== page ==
Years ago, the word “hashtag” wasn’t used in anyone’s vocab. Your mom probably still thinks it’s weird you’re putting a number symbol before words.
Today, new phrases come up almost every other month and eventually become part of our vocab. Linguists and experts gather annually and vote for what they believe should be the word of the year. Let’s review some of them!
Though “vape” was widely considered as word of the year in 2014, #BlackLivesMatter addresses a more important issue in the U.S. Linguists recognized the power of a hashtag on Twitter to send a message for social change much like the recent #MeToo movement, which unified women all over the world to speak out against sexual harassment.
Believe it or not, Oxford named the tears of joy emoji as word of the year. Though some were not happy, we have to admit that we live in a time where emojis have become a part of how we communicate. Other institutions chose the word “they”. “They” is just a regular pronoun but it surged in popularity as a singular gender-neutral pronoun for those whose gender is non-binary.
2016: “Brexit” or “Post-truth”
Remember that time when Twitter imploded as #Brexit happened and it trended worldwide for days? When the U.K. peaced out and said bye bye to the EU, the word “post-truth” went mainstream. The term was mostly used by news sites and keyboard warriors during circumstances when actual facts have lesser impact on a nation than appeals to emotion.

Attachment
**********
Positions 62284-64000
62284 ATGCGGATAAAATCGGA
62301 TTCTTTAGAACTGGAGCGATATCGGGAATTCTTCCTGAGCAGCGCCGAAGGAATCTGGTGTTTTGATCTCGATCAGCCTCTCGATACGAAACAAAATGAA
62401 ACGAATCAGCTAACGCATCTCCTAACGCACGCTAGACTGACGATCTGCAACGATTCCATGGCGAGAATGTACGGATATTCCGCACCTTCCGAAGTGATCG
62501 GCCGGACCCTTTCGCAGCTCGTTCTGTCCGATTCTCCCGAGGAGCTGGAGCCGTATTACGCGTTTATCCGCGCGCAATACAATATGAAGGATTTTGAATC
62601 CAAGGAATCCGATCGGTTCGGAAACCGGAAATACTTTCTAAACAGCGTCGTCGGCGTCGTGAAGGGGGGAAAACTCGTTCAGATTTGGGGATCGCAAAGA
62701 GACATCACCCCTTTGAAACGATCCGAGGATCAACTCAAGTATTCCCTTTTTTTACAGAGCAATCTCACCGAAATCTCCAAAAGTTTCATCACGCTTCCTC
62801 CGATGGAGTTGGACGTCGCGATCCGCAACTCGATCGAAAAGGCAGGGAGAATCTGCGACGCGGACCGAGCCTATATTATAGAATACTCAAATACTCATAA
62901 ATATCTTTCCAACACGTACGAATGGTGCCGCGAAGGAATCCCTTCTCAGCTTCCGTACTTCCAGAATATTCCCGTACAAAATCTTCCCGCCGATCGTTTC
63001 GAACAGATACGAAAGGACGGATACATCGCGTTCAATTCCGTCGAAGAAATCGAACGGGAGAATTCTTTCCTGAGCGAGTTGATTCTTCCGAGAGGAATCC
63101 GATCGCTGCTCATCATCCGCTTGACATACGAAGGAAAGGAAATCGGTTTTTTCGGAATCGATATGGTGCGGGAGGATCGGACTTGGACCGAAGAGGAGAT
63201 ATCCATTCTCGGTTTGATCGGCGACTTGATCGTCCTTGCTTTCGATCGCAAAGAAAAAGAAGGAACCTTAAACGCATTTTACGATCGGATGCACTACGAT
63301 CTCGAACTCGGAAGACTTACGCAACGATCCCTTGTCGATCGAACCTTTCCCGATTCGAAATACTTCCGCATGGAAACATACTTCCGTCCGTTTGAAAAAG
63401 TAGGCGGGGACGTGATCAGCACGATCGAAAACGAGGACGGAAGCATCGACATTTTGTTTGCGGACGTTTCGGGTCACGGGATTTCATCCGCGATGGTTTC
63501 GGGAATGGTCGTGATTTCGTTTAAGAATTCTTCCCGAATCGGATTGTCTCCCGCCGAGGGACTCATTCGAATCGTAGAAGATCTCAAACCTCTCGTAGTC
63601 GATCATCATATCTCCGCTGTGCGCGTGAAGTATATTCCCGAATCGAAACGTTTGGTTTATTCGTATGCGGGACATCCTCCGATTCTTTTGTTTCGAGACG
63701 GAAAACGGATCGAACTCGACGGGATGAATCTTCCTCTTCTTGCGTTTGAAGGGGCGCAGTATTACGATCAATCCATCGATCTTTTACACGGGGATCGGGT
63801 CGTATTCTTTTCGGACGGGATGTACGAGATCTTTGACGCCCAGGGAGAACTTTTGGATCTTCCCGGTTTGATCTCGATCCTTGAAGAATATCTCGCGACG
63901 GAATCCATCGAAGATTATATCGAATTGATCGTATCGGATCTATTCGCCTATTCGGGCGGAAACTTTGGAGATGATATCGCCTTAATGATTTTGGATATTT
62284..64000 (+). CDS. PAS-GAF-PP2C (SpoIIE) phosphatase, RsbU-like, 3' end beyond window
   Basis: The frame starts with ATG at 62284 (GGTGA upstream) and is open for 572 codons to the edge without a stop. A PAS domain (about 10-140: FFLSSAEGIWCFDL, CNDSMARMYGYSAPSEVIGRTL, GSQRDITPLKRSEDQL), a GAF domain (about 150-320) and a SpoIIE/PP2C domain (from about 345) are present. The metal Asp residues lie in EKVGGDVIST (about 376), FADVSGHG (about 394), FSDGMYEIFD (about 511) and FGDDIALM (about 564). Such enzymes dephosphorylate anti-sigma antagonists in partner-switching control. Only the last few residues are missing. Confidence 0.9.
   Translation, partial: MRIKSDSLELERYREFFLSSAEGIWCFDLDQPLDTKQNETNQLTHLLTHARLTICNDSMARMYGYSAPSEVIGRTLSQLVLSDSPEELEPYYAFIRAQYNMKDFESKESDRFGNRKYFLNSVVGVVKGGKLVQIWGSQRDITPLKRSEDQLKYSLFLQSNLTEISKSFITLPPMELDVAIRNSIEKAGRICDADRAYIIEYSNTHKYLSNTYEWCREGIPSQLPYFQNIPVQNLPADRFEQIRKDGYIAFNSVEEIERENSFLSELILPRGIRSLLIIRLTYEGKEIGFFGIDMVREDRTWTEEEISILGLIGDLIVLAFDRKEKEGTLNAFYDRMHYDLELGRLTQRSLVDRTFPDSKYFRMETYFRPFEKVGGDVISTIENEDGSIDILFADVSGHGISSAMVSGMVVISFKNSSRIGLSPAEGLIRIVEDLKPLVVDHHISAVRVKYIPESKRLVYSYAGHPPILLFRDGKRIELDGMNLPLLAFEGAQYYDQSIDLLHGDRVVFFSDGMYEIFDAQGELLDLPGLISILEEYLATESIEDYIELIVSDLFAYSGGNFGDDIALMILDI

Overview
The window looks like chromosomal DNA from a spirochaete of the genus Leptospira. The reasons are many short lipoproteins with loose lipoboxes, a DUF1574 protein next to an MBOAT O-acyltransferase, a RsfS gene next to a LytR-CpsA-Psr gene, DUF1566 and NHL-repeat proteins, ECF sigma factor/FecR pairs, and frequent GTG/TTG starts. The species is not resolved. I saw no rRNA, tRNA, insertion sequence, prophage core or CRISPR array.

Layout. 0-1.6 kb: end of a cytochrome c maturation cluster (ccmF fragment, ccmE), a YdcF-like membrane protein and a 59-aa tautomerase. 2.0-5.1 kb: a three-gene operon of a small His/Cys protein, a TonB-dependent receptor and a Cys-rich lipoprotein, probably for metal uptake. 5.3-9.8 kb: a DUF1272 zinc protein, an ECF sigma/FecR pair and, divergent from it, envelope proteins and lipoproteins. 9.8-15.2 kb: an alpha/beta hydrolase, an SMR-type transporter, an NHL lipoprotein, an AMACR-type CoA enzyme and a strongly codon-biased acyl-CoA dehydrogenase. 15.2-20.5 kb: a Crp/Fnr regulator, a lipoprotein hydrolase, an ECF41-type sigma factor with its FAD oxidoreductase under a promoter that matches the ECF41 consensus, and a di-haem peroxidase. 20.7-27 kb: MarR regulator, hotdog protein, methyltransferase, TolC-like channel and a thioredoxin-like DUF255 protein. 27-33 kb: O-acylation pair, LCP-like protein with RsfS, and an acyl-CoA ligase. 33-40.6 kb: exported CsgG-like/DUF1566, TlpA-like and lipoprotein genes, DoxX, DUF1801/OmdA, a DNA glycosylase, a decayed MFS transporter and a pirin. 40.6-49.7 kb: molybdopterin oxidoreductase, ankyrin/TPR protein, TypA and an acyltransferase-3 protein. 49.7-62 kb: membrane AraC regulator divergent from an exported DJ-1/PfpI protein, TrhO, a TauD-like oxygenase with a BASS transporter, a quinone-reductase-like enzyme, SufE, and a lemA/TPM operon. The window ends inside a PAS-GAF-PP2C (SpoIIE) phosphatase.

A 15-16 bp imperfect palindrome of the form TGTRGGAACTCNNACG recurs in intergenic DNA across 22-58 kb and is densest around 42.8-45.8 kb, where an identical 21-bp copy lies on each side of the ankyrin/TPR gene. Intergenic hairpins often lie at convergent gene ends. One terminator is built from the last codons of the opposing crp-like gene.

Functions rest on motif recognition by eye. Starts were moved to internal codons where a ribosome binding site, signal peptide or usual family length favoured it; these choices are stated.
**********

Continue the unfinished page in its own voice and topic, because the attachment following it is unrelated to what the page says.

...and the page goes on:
2017: “Fake news”
Anyone who has internet access have seen the words “fake news” being thrown around especially in Facebook comment sections or Twitter arguments by online trolls, hardcore political fanatics and regular netizens. “Fake news” has also become a catchphrase used humorously among friends to say that something isn’t real.
We are still in the second quarter of 2018 but so far the biggest issue everyone’s talking about IRL and online is Facebook’s data hijacking scandal. Maybe “data” could be a strong contender for 2018’s word of the year. But who knows? There could be bigger events to come. We have 8 months left.
Featured photo from @OxfordWords